Friday, June 28, 2013

Loveland Repairs

DM RV and Loveland RV Resort, Loveland, Colorado – June 24 through June 28, 2013

The appointment in Loveland at DM RV to get our air conditioning unit repaired has not necessarily dictated our schedule over the last few weeks but has definitely influenced it. We might have lingered longer in Frisco or RMNP, but need to get this taken care of.

We discovered we had a problem several weeks ago in Salida, Colorado but since we were still experiencing cooler temperatures we could do without it. Besides, we’ve been camping without services all this time and would have had to run the generator if we needed to cool down.

Our air conditioning system has two compressors in it, one for just a little cooling and two for a lot of cooling (tech speak). Our problem was that as long as we only needed a little cooling, it was fine. When we needed a lot of cooling it would run for about 5 minutes and then just quit. Nada! So Frank got the unit manual online and proceeded to run all the diagnostics he could with the tools and instruments he had available and narrowed down the potential problem list to an outdoor fan motor and a freeze probe. He also consulted with folks at and got their opinions. Based on all this we identified DM RV of Loveland as the best and closest place to get the air conditioning fixed.

So early in the morning we left Timber Creek campground in the RMNP and proceeded east on highway 34 (Trail Ridge Road), a twisty, windy, steep road headed towards Estes Park. Our strategy was to leave early enough that we would beat all of the “looky lou’s” who stop in the middle of the road and back up traffic to take pictures of wildlife. This is in spite of signs specifically forbidding stopping in the roadway.

Except for being stopped by a rockslide and to to let a Marmot cross the road our plan worked out pretty well. We still can’t get over the feeling of being on top of the world.
As a result we ended up in Estes Park at about 9:30am, just in time for breakfast before we walked around downtown where Frank saw a sign in a jeweler’s window that he thought quite clever.

By 4pm we had arrived at DM RV (The name DM stands for Don and Mary Ann). After a few minutes they were ready for us and we moved into the spot where we would spend the night with a 30 amp electric hookup.

The next morning, bright and early, they began testing the AC unit to determine what was wrong with it. I was impressed that they spent quit a bit of time on the phone with the factory to verify suspected problems. The final verdict? Not only was the outdoor fan motor bad, but so was the indoor fan motor. As precautionary measures we asked them to replace a bearing and the freeze probe as well. BUT (you notice the big but?) they didn’t have those parts in stock and had to order them from Wichita, Kansas. We were assured the parts would arrive on Thursday. So they buttoned everything up and we proceeded on over to Loveland RV Resort to see if they had a spot for us for two nights.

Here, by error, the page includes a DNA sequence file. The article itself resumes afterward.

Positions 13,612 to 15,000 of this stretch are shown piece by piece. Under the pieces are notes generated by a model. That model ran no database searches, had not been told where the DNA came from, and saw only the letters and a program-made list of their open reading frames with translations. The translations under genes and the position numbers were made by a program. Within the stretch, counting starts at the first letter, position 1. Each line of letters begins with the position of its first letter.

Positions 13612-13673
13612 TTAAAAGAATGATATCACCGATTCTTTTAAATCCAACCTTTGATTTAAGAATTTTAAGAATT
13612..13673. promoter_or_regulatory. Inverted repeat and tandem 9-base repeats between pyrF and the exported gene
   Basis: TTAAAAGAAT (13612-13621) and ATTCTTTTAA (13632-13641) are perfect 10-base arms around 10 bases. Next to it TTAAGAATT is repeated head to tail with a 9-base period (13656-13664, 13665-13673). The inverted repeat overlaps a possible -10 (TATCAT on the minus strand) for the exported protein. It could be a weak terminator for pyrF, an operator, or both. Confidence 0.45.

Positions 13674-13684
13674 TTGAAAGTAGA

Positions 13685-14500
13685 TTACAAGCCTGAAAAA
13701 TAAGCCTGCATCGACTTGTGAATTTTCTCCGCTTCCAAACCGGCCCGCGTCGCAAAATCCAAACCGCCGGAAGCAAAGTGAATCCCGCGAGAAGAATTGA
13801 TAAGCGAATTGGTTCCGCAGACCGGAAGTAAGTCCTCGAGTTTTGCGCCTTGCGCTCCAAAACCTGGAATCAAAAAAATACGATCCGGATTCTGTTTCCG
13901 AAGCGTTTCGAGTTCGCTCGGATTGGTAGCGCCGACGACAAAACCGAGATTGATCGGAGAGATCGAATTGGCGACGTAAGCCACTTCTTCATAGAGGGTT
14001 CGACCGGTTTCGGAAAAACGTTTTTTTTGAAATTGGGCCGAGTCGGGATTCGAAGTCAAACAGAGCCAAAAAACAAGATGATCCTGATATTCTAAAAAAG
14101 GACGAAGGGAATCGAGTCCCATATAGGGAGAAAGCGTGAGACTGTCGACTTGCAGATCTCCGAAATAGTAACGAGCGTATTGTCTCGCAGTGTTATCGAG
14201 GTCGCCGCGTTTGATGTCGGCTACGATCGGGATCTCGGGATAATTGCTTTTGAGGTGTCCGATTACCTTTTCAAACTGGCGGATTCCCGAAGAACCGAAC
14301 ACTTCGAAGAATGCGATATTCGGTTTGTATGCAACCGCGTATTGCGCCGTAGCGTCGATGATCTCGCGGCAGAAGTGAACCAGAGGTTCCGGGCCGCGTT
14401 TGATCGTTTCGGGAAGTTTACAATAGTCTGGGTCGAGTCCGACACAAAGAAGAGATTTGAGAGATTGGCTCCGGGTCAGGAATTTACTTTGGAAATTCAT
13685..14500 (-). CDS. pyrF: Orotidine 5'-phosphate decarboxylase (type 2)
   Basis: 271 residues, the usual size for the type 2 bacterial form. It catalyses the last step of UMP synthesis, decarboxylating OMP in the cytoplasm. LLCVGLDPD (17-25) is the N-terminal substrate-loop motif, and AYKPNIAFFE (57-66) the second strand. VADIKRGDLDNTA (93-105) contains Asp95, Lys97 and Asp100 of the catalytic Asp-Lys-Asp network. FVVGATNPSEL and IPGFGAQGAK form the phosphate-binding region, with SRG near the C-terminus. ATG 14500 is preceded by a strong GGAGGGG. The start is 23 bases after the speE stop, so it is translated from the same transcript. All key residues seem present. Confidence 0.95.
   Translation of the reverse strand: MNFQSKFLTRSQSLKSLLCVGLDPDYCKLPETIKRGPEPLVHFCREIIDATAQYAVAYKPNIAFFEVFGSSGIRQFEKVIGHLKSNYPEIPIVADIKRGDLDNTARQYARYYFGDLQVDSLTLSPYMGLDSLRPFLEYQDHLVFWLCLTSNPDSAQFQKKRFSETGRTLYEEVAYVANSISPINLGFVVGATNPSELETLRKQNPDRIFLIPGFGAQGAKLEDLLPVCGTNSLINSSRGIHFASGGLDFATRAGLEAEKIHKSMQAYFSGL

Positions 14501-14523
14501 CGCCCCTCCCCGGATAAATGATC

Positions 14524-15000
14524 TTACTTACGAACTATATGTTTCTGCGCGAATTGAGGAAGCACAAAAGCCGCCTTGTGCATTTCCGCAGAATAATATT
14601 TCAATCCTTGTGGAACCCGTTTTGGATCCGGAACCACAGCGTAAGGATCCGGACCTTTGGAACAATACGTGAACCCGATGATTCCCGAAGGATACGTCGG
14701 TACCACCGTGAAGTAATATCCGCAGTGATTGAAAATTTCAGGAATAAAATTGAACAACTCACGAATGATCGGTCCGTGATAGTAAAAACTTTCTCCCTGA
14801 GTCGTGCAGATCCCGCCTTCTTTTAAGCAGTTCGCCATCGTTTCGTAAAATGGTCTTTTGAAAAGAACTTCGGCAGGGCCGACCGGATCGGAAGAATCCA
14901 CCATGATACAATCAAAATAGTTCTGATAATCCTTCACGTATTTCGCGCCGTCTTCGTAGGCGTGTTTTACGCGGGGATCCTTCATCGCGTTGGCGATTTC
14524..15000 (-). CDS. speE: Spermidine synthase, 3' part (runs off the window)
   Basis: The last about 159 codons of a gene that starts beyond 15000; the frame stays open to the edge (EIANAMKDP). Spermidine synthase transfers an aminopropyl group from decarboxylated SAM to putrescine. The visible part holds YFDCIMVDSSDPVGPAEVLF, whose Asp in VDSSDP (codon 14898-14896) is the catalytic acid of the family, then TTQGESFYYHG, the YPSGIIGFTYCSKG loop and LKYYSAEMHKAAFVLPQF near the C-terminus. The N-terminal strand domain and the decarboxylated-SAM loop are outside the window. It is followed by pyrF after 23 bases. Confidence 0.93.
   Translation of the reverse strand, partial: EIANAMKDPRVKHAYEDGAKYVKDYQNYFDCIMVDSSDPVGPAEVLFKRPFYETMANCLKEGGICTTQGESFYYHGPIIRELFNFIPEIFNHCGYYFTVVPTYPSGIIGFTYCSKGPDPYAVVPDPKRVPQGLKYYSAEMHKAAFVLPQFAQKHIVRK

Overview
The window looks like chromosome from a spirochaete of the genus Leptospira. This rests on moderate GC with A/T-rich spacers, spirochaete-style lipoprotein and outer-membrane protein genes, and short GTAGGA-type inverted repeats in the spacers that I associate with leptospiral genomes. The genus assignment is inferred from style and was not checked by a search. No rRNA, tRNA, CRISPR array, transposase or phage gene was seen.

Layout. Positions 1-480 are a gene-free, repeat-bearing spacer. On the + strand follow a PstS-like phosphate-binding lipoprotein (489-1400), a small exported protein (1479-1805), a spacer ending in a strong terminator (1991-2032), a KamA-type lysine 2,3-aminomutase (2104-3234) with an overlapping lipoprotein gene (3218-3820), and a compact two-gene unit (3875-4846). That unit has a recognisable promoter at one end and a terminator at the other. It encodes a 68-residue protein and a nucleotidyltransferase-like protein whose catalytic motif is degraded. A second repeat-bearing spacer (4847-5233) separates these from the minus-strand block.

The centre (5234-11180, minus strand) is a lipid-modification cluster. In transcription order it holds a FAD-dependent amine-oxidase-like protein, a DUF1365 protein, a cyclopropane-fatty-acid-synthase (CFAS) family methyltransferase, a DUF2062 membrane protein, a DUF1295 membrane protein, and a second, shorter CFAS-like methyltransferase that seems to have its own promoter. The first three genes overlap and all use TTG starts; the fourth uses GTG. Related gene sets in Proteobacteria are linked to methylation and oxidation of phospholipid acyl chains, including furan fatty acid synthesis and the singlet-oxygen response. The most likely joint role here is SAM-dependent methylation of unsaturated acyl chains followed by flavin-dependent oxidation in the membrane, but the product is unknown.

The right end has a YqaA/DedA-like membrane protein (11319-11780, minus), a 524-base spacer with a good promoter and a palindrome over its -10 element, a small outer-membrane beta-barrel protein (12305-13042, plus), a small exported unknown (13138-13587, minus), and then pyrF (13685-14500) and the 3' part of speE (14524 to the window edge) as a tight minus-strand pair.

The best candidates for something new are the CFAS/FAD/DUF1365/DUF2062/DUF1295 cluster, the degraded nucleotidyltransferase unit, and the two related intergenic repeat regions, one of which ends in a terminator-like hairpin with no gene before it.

We went by Walmart, checked out the outlet stores and saw the movie “Now You See Them” with Michael Caine and Morgan Freeman. It’s a well acted movie with a surprise twist at the end. See it if you can.

So Wednesday was a free day for us.  Time to catch up on some chores, laundry and Frank investigates an LP gas smell that EJ has detected. Frank’s “smeller” is not as good as EJ’s so it hasn’t bothered him. A leak is detected under the coach in a hard to reach spot but it appears to be a loose connection. Ah, a little tightening and we’ll be good to go. Wrong! Once tightened the gas leak is worse. Uhoh!

A rerouting of gas pipes including new valves is in order to isolate the leak so we can continue to use the refrigerator. At least Frank got a brand new aluminum pipe wrench out of this debacle.

We also asked to stay one more night at the RV park and pay in advance. The place has had a slow but steady trickle of new arrivals and we want to make sure we have a place to stay and plug in because it is hot!

Thursday morning we’re back at DM RV where they start removing the AC from Big Guy. Frank also informs them of the gas leak and they agree to fix it. Here’s the big hole where the AC unit used to be.
The unit sitting on the lift dolly in the shop.
And the condenser fan compartment which is filthy because there is no way to clean it without removing the AC unit.
Well the anticipated 2pm UPS delivery time comes and goes and no new motors have arrived. There is no way we can spend the night in Big Guy without AC in these temperatures. It was running 99 degrees inside BG. Conversations with the owner results in us being furnished a room at the local Best Western.